Macs

Comic: Jed1 Usernam3s and Pa$$words

Happy Saturday, iMore! Because Rich is awesome, he's letting us run some of his Mac-themed comics from the Diesel Sweeties archive on weekends. Bonus comics, woo! We hope you enjoy.

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Switch to Mac: Virtual pilots and their HOTAS

Fun for PC switchers in this week's Switch to Mac: How well do PC joysticks work on the Mac?

Flight simulation has been a fascination of computer programmers since the earliest days of graphical user interfaces. Those invested in the hobby get expensive joysticks and throttle rigs — accessories that work just fine on the Mac.

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What we're expecting from WWDC 2015

WWDC 2015 is around the corner. What are you expecting?

Apple's Worldwide Developers' Conference, themed "The epicenter of change," will kick off June 8 this year and run a full week, closing on June 12. Here's what iMore's staff is looking forward to seeing from the company's keynote and state of the union when CEO Tim Cook takes the stage Monday morning.

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Playing the waiting game with the new MacBook

Want a new MacBook? Be prepared to wait, because you can't just walk in to an Apple Store and walk out with one.

I can understand why demand has outstripped supply so radically for the Apple Watch: It's a brand new product category for Apple, and they're taking it cautiously. I'm less clear on why that's also the case for the new MacBook.

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Dark Angels expansion pack for Space Hulk: Ascension is available for the Mac

Dark Angels, the latest expansion pack for the sci-fi turn-based strategy game Space Hulk: Ascension, is now available to purchase and download for the Mac, PC and Linux platforms via Steam.

The price of Dark Angels is normally $7.99 but it has been reduced from now until April 22 by 10% to $7.19. Dark Angels is the third expansion for Space Hulk: Ascension, which is based on the Games Workshop board game set in its Warhammer 40K universe.

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MacBook gets torn down, layout found to be closer to iPad than Mac

The MacBook teardown found that Apple's latest laptop shares a layout closer to an iPad than to a Mac.

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Comic: WWDC, the epicenter of the galaxy

Ed: Welcome to this week's edition of The Pixel Project: a weekly comic from Diesel Sweeties' Rich Stevens on Apple, technology, and everything in-between. Today: The Epicenter of the Galaxy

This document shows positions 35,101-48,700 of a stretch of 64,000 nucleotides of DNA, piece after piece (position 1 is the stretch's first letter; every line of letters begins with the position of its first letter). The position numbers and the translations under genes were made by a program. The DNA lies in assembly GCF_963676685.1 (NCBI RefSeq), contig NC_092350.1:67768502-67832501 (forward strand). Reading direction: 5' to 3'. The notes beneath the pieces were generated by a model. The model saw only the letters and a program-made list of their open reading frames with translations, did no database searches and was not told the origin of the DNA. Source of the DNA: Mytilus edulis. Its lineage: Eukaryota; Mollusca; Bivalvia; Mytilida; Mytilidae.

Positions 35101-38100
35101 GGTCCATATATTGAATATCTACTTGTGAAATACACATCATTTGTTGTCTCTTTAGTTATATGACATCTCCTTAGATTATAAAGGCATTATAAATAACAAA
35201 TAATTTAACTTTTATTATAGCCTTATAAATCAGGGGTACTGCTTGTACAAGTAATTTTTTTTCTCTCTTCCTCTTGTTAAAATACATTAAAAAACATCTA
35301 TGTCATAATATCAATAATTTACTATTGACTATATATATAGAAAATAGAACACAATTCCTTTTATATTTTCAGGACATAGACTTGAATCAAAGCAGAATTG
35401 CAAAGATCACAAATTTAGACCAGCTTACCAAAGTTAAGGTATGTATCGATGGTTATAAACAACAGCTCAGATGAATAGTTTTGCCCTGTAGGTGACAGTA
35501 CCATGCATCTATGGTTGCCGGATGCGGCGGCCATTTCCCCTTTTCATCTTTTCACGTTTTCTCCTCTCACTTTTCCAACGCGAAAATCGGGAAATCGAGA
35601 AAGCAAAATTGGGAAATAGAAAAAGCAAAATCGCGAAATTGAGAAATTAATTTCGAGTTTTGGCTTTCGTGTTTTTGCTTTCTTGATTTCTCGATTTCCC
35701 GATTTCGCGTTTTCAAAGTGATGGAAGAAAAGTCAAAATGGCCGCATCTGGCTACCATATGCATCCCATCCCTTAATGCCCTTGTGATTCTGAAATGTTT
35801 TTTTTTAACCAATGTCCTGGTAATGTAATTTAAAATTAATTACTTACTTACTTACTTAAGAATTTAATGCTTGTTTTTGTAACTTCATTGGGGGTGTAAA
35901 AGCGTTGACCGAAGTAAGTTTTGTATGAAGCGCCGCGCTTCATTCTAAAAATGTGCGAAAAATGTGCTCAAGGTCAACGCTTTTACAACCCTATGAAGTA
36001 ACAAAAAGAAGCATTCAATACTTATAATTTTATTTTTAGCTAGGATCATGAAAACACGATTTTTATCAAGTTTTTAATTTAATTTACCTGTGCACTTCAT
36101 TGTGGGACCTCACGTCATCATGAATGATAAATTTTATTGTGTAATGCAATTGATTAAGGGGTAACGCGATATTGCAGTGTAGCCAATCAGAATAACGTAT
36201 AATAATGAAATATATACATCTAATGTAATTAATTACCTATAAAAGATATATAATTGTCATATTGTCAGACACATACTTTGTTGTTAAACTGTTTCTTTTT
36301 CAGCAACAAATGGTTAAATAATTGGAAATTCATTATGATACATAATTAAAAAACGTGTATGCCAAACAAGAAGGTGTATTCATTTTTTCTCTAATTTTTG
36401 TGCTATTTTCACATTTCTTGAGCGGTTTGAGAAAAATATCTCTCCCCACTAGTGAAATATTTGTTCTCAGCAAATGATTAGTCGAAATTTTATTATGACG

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MacBook (2015) Review

For any MacBook owner who has ever looked longingly at an iPad, Apple has made your dreams a reality. For a price.

When The Terminator first arrives in our time, he's naked. The lesson to be drawn from that is this — you can have the future right here, right now, You just can't have anything extraneous along with it. So too, the new MacBook

Every few years Apple likes to redefine what it means to be a laptop. The company has done it with plastics and metals, and even with envelopes. Drives have come and gone and so have ports. With this latest MacBook, the first to bear just that simple name since 2011, even the constants of screen, keyboard, and trackpad have changed. They've gone Retina, butterfly, and Force Touch respectively. They've each of them once again become the state of the art. It's whether or not those changes ultimately benefit the customer that remains in question, or more accurately — what kind of customer? That's what this MacBook review seeks to find out.

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MacBook vs. MacBook Pro vs. MacBook Air in pictures

The new MacBook sports not so much a radical redesign as a radical refinement.

Apple's new MacBook represents nothing more nor less than the next stage of evolution of the laptop, at least how Apple imagines it. With a 12-inch screen, it should be slightly smaller than both the 13-inch MacBooks Pro and Air, but it manages to be much smaller, thinner, and lighter, all while packing in a high-density Retina display.

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How to set up and use Force Click on the Mac

The 2015 versions of the MacBook and 13-inch MacBook Pro come with Apple's all-new Force Touch Trackpad, and that comes with Force Click.

A Force Click lets you not only click like you would on a traditional, mechanical trackpad, but press harder to engage a second click, or a range of pressure-sensitive clicks. For example, click on an icon and then Force Click to get a QuickLook, or click on a word and then Force Click to get a dictionary definition. All of this comes enabled by default on the new MacBook and on the 2015 13-inch MacBook Pro but you can toggle it off or back on in System Preferences.

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